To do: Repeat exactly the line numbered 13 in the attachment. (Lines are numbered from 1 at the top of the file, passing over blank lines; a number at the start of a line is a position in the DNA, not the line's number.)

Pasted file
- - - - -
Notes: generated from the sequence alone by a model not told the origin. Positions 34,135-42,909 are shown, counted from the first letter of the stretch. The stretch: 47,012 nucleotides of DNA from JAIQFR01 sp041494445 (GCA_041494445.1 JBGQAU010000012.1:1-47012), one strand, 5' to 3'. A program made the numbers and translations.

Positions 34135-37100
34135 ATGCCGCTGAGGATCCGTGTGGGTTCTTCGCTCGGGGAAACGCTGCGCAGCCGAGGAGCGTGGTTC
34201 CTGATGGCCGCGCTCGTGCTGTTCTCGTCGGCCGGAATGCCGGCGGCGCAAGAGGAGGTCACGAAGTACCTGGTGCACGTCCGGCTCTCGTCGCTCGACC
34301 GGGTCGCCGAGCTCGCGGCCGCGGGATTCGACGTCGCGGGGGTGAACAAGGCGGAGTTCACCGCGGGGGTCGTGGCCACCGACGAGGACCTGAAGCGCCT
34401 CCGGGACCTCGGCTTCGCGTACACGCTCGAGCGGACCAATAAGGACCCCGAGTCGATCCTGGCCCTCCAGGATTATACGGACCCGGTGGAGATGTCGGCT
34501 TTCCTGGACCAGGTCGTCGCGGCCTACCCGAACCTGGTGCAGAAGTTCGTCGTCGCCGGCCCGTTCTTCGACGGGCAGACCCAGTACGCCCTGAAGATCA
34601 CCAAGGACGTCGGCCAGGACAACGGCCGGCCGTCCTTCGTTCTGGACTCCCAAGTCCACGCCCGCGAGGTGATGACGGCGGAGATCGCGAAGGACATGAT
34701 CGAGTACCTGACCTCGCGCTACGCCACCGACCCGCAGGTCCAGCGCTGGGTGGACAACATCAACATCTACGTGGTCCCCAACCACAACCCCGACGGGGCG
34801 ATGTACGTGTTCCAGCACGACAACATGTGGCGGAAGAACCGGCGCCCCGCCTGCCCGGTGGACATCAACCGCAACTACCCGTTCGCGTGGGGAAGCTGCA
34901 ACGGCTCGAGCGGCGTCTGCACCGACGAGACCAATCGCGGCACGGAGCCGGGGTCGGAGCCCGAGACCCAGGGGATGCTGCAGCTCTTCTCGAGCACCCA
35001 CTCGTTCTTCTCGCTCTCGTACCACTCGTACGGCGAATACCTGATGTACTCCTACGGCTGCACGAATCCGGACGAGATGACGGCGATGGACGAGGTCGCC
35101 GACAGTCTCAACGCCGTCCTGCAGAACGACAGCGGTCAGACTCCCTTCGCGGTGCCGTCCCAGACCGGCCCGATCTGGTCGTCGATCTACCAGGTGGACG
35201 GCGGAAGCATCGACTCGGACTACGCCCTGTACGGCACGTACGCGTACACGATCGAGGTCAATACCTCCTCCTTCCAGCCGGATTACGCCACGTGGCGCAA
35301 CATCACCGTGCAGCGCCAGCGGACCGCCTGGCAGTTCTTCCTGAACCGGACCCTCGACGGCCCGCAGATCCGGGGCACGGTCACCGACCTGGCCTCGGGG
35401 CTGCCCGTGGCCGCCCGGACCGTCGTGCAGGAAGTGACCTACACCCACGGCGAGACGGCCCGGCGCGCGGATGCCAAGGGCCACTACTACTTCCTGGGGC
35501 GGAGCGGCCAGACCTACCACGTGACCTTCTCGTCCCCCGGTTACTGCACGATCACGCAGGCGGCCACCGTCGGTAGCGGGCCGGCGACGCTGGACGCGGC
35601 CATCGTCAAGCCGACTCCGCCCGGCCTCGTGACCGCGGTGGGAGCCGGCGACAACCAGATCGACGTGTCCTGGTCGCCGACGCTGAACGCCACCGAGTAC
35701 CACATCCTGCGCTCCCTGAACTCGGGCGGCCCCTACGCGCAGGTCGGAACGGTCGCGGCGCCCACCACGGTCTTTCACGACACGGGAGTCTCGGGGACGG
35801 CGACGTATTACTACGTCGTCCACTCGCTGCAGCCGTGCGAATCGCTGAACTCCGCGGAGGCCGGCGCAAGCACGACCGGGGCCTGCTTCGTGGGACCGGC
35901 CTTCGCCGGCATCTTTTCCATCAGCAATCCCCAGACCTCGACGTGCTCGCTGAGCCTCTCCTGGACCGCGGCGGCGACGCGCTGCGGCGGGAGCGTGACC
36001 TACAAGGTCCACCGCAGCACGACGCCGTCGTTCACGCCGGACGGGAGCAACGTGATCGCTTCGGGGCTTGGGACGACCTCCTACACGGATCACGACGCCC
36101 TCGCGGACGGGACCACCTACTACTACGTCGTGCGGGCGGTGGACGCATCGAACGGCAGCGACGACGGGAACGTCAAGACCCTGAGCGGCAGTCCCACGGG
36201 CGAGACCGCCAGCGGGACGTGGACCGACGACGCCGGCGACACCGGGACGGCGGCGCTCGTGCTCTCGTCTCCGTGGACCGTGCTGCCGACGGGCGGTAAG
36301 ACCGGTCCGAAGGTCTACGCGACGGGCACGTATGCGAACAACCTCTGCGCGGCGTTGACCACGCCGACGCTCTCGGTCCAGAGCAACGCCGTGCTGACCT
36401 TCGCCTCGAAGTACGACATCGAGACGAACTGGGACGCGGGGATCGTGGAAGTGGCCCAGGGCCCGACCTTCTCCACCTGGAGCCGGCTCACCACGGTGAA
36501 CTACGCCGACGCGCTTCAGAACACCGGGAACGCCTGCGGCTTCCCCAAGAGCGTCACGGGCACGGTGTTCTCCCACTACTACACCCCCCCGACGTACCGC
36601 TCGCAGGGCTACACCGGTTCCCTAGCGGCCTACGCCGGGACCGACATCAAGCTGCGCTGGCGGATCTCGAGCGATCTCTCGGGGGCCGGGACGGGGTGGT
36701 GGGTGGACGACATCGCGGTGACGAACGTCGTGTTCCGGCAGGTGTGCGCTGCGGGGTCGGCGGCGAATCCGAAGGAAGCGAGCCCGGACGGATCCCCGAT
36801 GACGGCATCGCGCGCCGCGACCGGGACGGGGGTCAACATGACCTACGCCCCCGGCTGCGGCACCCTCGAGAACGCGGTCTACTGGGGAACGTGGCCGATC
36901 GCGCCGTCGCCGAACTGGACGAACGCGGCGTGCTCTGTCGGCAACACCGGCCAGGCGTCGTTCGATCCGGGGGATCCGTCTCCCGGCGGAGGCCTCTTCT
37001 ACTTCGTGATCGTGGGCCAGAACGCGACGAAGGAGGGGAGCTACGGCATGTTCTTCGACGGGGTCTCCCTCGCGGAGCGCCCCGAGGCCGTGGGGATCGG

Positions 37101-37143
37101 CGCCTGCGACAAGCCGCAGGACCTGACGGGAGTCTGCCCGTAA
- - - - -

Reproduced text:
35101 GACAGTCTCAACGCCGTCCTGCAGAACGACAGCGGTCAGACTCCCTTCGCGGTGCCGTCCCAGACCGGCCCGATCTGGTCGTCGATCTACCAGGTGGACG